An eclipse is not the word people usually think of in connection with marketing goals, as it seems to be the antithesis of gaining the spotlight. But when an eclipse is a highly anticipated event, as the one taking place on August 21 this year, it makes sense to seek out some brand association with a nearly universally trending topic.
Eclipse of the Century is the somewhat pretentious name given to the event, and to the site dedicated to its coverage that is brought to you by CNN and Volvo. At the end of July the car maker announced the partnership for “a unique editorial and branded content campaign.”
The content will be delivered through CNN channels, including its app for IOS and the designated site. The content currently posted on the site includes a countdown clock to the eclipse, and a map of its anticipated journey east and south across the country, from Oregon to South Carolina. One can also find eclipse information, links to an article with directions of where and how to view the eclipse, and an introduction to “eclipse chasers.”
Those of us who are not in that category still don’t have to miss out on this particular event “of the century.” We can also marvel at the eclipse in real time, thanks to advanced capture technology, including 4K VR and 360° cameras strategically placed around the country to capture the eclipse’s journey that CNNVR will broadcast live. Showcasing what the technology allows us to do is the idea behind the partnership.
Bob Jacobs, VP of marketing, product and brand communication, Volvo Car USA, said in an announcement: “It’s amazing to think that when the last solar eclipse crossed the United States coast-to-coast, an artist’s painting or perhaps a photograph was the best way to share it. Thanks to Volvo, CNN and emerging technology, people can experience the eclipse as if they are there.”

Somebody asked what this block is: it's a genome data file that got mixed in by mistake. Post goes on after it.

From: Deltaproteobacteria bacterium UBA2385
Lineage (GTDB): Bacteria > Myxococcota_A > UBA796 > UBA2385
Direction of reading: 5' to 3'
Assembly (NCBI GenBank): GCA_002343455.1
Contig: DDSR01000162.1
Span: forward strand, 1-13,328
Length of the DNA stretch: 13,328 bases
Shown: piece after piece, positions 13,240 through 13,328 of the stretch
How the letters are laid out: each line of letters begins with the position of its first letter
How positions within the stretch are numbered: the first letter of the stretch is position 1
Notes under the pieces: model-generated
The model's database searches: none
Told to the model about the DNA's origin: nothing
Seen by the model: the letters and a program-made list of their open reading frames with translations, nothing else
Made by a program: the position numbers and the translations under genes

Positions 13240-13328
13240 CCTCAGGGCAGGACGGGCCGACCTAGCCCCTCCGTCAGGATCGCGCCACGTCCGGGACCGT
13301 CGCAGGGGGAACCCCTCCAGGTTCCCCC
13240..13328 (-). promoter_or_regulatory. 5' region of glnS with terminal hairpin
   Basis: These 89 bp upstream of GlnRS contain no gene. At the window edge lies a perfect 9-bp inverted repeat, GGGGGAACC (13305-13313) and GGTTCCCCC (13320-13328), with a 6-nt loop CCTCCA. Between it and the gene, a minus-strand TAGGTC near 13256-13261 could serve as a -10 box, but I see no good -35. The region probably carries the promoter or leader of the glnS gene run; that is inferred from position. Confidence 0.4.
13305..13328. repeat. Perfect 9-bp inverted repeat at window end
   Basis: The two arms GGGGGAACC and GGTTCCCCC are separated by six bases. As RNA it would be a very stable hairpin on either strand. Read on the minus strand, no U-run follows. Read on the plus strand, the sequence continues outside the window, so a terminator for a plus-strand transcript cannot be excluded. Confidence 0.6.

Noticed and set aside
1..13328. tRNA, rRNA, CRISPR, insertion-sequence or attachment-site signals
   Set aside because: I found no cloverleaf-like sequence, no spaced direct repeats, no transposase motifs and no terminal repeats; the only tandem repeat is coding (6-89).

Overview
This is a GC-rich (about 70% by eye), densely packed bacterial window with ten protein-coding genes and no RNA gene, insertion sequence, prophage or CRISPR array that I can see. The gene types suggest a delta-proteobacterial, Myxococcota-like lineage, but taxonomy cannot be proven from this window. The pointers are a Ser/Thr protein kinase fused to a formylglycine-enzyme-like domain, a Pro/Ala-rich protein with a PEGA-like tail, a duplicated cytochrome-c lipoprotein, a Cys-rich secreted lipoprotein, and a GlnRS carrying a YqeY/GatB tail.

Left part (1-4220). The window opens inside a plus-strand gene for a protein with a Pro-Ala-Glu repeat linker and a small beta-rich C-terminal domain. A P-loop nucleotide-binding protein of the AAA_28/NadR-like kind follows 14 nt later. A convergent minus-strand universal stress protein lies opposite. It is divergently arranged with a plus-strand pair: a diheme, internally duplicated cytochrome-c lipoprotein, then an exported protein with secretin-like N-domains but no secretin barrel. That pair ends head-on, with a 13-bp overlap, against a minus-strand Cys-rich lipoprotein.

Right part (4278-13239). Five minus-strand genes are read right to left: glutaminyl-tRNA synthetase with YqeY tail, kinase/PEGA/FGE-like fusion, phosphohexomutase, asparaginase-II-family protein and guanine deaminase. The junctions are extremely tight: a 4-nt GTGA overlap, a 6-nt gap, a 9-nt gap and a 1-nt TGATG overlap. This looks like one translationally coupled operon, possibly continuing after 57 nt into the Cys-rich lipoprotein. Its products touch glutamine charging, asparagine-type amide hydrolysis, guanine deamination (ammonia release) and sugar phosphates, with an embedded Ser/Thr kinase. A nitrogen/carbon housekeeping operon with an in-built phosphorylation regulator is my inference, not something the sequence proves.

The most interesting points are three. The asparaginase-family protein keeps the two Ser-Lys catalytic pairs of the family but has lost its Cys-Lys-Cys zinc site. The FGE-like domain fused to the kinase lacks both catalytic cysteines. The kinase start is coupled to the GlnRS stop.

To remind people of the Volvo brand’s part in this, “four of the live-streams will feature branded content for Volvo and integrate 2018 Volvo XC60s specially outfitted with advanced 360° cameras.” The locations are identified as Snake River, ID; Beatrice, NE; Blackwell, MO; and Charleston, NC. The cities and the “eclipse enthusiasts” to be stationed at each one are identified on a map on Volvo’s own eclipse site, Racing the Sun.
The site explains the rationale behind tying the Volvo brand to the eclipse: “To make history, look to the future. In order to provide an extraordinary view of the total solar eclipse, the next-generation Volvo XC60 is racing the sun across the country.” Those of us not actually racing can also benefit from having “a futurist front row to this historic event” brought to us by the CNN coverage.
It’s that association with a sense of history and advanced technology that Volvo is going for. As Jacobs said in the Volvo announcement, “Volvo’s first 360° camera was introduced in the award-winning XC90, and it will be among the best-in-class in the all-new XC60.” Accordingly, “We felt a 360° view of the eclipse was a great way to celebrate this feature.”
Interestingly, the announcement concedes that the cameras on the cars are not the same as the ones involved in streaming the eclipse. The connection drawn is calculated to show “the synergy” involved rather than technical specificity.
That kind of association is what allows Volvo to link following the eclipse with its own pursuit of technological advancement, and with the title that appears in Racing the Sun: “Driven by What’s Next.” In that context, an eclipse is its own kind of spotlight on marketing.